Literary Friction - Medicine with David France and Sarah Moss

From Thomas Mann to Oliver Sacks and Atul Gawande, library shelves heave with stories about the struggle to understand and overcome illness. This month, we've teamed up with The Wellcome Book Prize, which celebrates literature that engages with the topics of health and medicine and the many ways they touch our lives. We interviewed two of the authors on their excellent shortlist: David France, whose narrative history How to Survive a Plague is a riveting and devastating first-hand account...


Literary Friction - Immigrants With Julianne Pachico

It seems the Western world has begun to eat itself, so in defiance, this month we bring you a show celebrating the rich diversity of immigrants in literature. From Vladamir Nabokov to Chimamanda Ngozi Adichie, immigrant writers have been getting the job expertly done for a very long time. Our guest is Julianne Pachico, a Colombian-American writer whose debut book The Lucky Ones is a collection of linked stories set in Colombia and New York. Just push play to hear Julianne's take on the...


Literary Friction - Short Stories With Jessie Greengrass

The short story is literature in a single shot, and the form has many masters, from Guy de Maupassant to Edgar Allan Poe to Lorrie Moore to Junot Diaz. This month join us in conversation about what a short story actually is, how to write a good one, and who writes them best. We interviewed Jessie Greengrass about her wonderful debut collection, An Account of the Decline of the Great Auk, According to One Who Saw It, which was published last year by John Murray Press. Pull up a chair and...


Literary Friction - Future Sex With Emily Witt

Baby, it's cold outside, so come and warm your cockles with us as we talk FUTURE SEX. Writer Emily Witt joined us all the way from America to talk about her ace debut of the same name - a personal and journalistic exploration of the possibilities of free love in today’s world. We’ll also be talking about how writers from have helped us to imagine the future of sex, sexuality and relationships. Bring an open mind and come along for the ride.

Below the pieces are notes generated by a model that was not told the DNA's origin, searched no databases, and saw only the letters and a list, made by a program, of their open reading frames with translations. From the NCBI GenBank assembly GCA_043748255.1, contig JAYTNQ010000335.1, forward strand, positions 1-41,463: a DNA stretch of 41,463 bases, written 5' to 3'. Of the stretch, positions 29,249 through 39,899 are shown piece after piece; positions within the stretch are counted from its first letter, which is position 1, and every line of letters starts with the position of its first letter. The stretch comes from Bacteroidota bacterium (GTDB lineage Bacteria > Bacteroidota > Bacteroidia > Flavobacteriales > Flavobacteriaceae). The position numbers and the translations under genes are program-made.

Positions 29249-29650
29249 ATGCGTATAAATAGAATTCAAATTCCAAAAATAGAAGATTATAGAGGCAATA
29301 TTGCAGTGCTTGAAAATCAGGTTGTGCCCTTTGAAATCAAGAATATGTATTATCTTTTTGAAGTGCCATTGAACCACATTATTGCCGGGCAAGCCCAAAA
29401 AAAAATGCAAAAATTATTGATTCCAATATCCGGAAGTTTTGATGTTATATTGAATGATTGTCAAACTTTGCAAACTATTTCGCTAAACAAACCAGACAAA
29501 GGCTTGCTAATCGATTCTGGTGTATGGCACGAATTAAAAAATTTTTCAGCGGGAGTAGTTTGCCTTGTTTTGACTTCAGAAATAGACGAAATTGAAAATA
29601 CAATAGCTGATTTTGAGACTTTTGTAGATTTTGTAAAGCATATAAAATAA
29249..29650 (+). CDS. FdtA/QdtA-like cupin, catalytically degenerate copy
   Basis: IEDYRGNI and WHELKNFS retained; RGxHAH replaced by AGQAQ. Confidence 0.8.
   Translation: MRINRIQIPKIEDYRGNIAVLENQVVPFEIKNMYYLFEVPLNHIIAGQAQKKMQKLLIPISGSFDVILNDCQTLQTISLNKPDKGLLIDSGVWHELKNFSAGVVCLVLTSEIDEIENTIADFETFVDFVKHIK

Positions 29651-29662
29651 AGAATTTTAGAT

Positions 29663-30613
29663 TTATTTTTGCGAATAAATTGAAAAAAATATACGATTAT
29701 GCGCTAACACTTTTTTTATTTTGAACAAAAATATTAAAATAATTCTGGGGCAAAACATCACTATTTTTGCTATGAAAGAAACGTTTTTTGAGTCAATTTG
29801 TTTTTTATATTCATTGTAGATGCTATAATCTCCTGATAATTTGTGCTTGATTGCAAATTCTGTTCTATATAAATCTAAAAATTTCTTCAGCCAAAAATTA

Literary Friction - Resistance with Salena Godden

Donald Trump is going to be the next president of the next United States, and we are despairing. But we’re also preparing: this worldwide trend towards the normalisation of misogyny, racism, xenophobia and blatant disregard for truth demands action. What can we do? And what can books do? This show is about resistance, and we are joined by the perfect guest: Salena Godden, poet, author, essayist, performer, once described as ‘everything the Daily Mail is terrified of’. She recently...


Literary Friction - Bohemian Rhapsody With Eimear McBride

This month we're joined by the celebrated Irish author Eimear McBride, who came in to discuss her fabulous second novel The Lesser Bohemians. In honour of the book's title, this show is all about La Vie Boheme. From the original Parisian bohos of the 1850s, to the Pre-Raphaelites, to the beats, the bohemian lifestyle and its artistic output has always held romantic sway in our culture. Listen in as we chat to Eimear and talk about what it really means to be a modern bohemian.


Literary Friction - The Death Of America With Gary Younge

Each week we seem to get more news about violent deaths in America. What is it with America and violence, America and guns? And what can books tell us about it? Our guest this month is Gary Younge, author, broadcaster, and award-winning columnist for the Guardian, whose latest book is Another Day in the Death of America. A moving and important meditation on the violent reality of life in the US, it tells the stories of 10 children who died from gun violence in America on a random day in...